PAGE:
Primary liver cancer is a highly prevalent malignancy worldwide, ranking sixth in terms of incidence and third in terms of cancer-related mortality. Hepatocellular carcinoma (HCC) accounts for a significant majority, approximately 75–85%, of primary liver cancer cases.1 Accurate assessment of patient prognosis is crucial for effective treatment strategies. In clinical practice, the BCLC staging system, originally proposed in 19992 and subsequently updated based on research involving both untreated and treated patients, is widely employed for staging HCC, determining prognosis, and guiding treatment options.3–6 The BCLC staging system has garnered endorsement from reputable organizations such as the American Association for the Study of Liver Diseases (AASLD) and the European Association for the Study of the Liver (EASL).7,8 Liver transplantation (LT), RFA, and HR currently serve as potential radical treatment approaches for liver cancer. However, the limited availability of donor organs greatly impedes the widespread implementation of LT.9 As a result, HR and RFA emerge as the primary available options for radical treatment in patients diagnosed with HCC. Although the BCLC system suggests that HR and RFA should only be offered to patients in the early stages (BCLC stage 0/A) of HCC, there remains ongoing debate regarding therapeutic strategies for patients in the stage B, given their highly heterogeneous population.10 Recent studies have indicated the effectiveness and safety of HR in stage B patients,11–13with some reports even indicating its superiority over transarterial chemoembolization (TACE).14–16 The primary goal of a staging system is to divide patients into subgroups with significantly distinct prognoses. However, the wide range of reported survival rates for stage B patients suggests that the BCLC classification fails to fully achieve this objective. Consequently, there is an urgent need to further subdivide the intermediate-term patient population for a more accurate assessment of their prognostic performance. Additionally, the clarification of the potential benefits of hepatic resection (HR) or radiofrequency ablation (RFA) for stage B patients is of utmost importance. Therefore, we undertook an analysis to identify the relevant factors that impact the prognosis of stage B patients who undergo HR or RFA, and subsequently categorized the patients based on their risk factors. The aim was to screen out the patient population that could benefit from HR or RFA, and thus provide a reference for the selection of treatment options for stage B patients.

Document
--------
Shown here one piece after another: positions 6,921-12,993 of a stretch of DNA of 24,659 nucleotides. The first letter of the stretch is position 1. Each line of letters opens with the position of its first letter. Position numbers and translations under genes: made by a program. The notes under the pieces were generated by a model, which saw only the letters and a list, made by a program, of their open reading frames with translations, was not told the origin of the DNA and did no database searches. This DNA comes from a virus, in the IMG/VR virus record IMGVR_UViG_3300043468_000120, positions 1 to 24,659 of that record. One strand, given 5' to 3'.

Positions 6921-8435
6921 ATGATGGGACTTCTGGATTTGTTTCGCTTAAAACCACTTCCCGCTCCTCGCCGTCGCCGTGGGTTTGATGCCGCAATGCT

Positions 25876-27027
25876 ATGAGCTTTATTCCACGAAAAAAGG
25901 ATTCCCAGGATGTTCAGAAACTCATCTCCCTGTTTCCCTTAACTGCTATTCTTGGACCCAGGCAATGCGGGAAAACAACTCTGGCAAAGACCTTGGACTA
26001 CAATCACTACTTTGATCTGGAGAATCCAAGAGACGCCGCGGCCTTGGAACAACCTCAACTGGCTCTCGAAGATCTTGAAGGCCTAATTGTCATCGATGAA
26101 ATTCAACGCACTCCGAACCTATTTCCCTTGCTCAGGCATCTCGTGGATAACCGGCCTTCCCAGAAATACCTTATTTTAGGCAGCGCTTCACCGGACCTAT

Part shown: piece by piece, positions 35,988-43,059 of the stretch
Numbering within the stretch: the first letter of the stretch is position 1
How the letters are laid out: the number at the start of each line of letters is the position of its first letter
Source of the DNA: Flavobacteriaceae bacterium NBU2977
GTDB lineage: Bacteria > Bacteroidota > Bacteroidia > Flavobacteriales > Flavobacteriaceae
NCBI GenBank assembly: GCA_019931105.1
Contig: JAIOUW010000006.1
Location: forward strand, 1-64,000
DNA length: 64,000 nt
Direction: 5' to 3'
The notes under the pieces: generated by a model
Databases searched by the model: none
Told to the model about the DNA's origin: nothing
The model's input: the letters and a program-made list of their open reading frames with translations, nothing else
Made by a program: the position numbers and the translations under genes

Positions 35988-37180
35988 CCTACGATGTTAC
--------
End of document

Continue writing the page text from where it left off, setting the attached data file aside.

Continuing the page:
Materials and Methods

Patients and Data Collection

We collected data retrospectively from patients diagnosed with multiple HCC who underwent HR or RFA at the Cancer Institute and Hospital of Tianjin Medical University between May 2011 and May 2022. The inclusion criteria involved: (A) individuals aged 18 years or older; (B) receiving HR,RFA or a combination of both; (C) postoperative pathological confirmation of HCC or clinical diagnosis following the latest clinical guideline when postoperative pathology was unavailable; (D) absence of large-vessel invasion or distant metastasis; (E) Child-Pugh class A or B hepatic function with a Performance Status score of 0; (F) preoperative CT or MRI scans indicating either 2–3 tumors with a maximum diameter exceeding 3 cm or 4 or more tumors. The exclusion criteria involved: (A) non-R0 grade hepatectomy or incomplete ablation; (B) History of other malignant tumors (C) incomplete clinical data; (D) death or loss to follow-up within one month post-surgery. Among the 437 patients enrolled in our institution, they were randomly allocated to a training cohort (n=305) and a validation cohort (n=132) in a 7:3 ratio. Figure 1 shows the flow chart of the patient selection process.

Figure 1 Flowchart of patient selection.

Abbreviation: BCLC, Barcelona Clinic Liver Cancer classification.

Before undergoing surgical treatment, the feasibility of surgery for all patients was determined by two or more experienced radiologists and clinicians. HR is the preferred treatment option for patients presenting with tumors limited to a single liver segment or lobe, whereas RFA is favored with smaller lesions situated deeper within the liver parenchyma. The determination of the precise surgical approach is made by two or more experienced clinicians, who considered factors such as tumor size, location, and liver function.